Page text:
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Author

Shoubao Li

Date of Award

7-1999

Degree Type

Thesis

Degree Name

Master of Engineering (ME)

Department

Materials Science and Engineering

Supervisor

K.S. Coley

Language

English

Abstract

Laterite is an important resource for the production of nickel. Pre-reduction of laterite is a critical step for all laterite based nickel production processes. The main kinds oflaterite, limonitic and serpentinic ore, behave differently upon reduction. In this study, general knowledge of laterites and nickel production were introduced. Research on laterite pre-reduction was reviewed. Using the compositions of two of laterite samples received from INCO Ltd, a thermodynamic study was carried out using F*A*C*T (Facility for the Analysis of Chemical Thermodynamics, a thermodynamic software). Several graphs were plotted based on the theoretical calculation to predict nickel recovery and final nickel grade in the metallic phases for reduction at different temperatures with varied ratios of CO/C02• A series of reduction experiments was done using CO/C02 to examine reduction behaviour of Sample D, a serpentinic laterite supplied by INCO. The effect of calcination time, temperature, reducing potential and other parameters were studied and discussed. The reduction mechanism and mineral phase change during reduction process were investigated using X-ray diffraction. This showed that with the serpentinic laterite studied here there was a temperature range, 700-800 °c, where serpentine had decomposed but not crystallized to form the high temperature phase. This resulted in a highly reducible ore. Optimum reducing conditions to maximize nickel recovery have been proposed for operation in this temperature range. Partially reduced laterite pellets were chemically analysed. The data was subjected to kinetic study by using the Grain Model. This yielded detailed knowledge about gas diffusion through the solid matrix. Various reducing gas properties and other necessary parameters of the Grain Model were estimated. Some kinetic data were finally obtained.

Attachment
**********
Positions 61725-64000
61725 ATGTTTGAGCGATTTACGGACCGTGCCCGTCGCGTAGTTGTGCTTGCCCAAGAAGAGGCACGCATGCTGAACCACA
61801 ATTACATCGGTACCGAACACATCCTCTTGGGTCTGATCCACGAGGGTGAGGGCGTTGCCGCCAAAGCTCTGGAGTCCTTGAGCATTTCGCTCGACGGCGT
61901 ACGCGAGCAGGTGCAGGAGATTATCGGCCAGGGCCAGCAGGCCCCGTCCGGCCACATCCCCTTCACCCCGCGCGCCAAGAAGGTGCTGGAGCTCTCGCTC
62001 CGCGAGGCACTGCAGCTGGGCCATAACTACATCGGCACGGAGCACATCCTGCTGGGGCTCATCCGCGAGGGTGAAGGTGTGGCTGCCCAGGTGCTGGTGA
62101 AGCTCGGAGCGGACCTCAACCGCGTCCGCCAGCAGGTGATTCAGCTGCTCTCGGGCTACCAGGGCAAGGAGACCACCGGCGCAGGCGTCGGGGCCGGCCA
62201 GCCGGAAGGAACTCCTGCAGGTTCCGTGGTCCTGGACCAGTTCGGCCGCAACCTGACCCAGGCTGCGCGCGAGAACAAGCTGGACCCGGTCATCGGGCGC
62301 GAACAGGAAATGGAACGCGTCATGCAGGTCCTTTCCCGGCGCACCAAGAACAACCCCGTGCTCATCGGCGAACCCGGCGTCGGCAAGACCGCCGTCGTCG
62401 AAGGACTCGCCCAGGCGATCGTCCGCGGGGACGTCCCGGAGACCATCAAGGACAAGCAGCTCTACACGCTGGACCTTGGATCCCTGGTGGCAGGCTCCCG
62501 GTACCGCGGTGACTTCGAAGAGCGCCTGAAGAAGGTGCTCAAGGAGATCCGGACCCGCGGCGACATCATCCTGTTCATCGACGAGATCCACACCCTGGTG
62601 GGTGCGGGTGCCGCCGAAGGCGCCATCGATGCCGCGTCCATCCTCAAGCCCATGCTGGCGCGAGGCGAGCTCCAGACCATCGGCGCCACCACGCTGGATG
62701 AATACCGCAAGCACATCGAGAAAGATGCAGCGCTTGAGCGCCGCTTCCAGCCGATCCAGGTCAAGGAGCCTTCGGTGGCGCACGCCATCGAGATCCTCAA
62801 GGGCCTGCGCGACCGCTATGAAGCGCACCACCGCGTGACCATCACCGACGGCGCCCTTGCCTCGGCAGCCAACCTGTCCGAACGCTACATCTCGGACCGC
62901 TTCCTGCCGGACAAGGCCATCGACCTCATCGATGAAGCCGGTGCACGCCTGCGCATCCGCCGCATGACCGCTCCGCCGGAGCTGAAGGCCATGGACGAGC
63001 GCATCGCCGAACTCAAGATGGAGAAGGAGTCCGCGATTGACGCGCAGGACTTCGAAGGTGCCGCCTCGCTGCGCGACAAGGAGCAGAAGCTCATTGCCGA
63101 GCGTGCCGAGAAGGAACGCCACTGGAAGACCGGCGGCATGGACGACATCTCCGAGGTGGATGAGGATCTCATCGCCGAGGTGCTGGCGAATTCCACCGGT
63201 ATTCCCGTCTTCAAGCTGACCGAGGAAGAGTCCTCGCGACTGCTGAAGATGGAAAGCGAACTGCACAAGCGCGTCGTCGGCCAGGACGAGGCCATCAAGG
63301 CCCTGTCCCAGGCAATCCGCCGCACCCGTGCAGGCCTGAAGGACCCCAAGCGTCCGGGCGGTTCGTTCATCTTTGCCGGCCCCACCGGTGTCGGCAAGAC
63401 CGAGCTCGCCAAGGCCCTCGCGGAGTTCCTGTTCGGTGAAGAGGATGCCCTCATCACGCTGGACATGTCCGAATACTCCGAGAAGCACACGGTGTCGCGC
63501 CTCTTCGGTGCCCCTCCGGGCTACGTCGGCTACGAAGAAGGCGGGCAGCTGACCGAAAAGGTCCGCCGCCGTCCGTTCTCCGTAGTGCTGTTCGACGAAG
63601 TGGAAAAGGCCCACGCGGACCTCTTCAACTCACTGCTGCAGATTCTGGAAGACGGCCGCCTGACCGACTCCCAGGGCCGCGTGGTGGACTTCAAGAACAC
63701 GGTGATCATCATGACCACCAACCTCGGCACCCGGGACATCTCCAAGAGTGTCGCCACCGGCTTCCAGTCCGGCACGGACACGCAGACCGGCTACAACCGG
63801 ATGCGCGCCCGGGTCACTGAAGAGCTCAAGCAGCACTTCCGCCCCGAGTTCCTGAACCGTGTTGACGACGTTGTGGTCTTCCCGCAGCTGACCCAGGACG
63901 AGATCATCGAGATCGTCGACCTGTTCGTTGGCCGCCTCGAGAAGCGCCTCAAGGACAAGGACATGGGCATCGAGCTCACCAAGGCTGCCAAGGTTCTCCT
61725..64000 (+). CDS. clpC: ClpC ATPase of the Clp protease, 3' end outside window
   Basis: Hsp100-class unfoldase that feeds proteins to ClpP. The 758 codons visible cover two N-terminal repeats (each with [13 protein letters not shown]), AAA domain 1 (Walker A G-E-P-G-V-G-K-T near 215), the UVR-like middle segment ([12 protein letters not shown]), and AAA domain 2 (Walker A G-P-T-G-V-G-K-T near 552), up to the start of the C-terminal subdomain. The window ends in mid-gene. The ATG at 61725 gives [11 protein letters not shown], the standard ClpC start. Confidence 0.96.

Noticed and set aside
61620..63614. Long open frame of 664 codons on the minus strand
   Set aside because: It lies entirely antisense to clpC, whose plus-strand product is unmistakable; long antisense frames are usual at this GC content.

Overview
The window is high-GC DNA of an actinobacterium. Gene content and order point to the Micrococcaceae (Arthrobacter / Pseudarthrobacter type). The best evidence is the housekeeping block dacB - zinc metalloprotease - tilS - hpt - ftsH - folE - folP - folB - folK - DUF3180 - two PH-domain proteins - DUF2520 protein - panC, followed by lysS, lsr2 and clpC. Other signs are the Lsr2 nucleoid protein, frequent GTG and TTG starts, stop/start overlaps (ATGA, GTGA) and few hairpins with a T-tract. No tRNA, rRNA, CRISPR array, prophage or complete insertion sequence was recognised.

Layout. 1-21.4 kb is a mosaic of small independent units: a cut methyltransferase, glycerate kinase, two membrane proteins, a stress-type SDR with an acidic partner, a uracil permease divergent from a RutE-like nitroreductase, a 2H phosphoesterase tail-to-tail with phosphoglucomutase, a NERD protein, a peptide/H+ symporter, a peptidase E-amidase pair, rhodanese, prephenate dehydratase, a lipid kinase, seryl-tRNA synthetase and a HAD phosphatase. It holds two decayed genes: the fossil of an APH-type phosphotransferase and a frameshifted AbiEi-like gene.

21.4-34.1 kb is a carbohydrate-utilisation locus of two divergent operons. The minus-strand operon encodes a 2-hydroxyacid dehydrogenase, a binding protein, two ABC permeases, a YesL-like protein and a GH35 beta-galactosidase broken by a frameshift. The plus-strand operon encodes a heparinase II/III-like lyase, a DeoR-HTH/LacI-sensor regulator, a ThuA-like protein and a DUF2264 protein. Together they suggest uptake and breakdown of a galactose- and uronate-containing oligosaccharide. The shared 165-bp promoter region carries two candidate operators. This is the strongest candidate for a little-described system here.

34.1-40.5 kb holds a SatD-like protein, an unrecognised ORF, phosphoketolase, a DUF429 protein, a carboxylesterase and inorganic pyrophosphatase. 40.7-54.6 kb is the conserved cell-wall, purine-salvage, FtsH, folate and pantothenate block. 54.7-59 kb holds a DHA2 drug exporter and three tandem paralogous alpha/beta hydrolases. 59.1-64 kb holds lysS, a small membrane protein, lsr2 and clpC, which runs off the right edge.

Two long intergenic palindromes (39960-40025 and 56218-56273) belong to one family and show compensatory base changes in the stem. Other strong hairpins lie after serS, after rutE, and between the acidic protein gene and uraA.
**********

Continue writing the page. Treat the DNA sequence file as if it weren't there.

McMaster University Library

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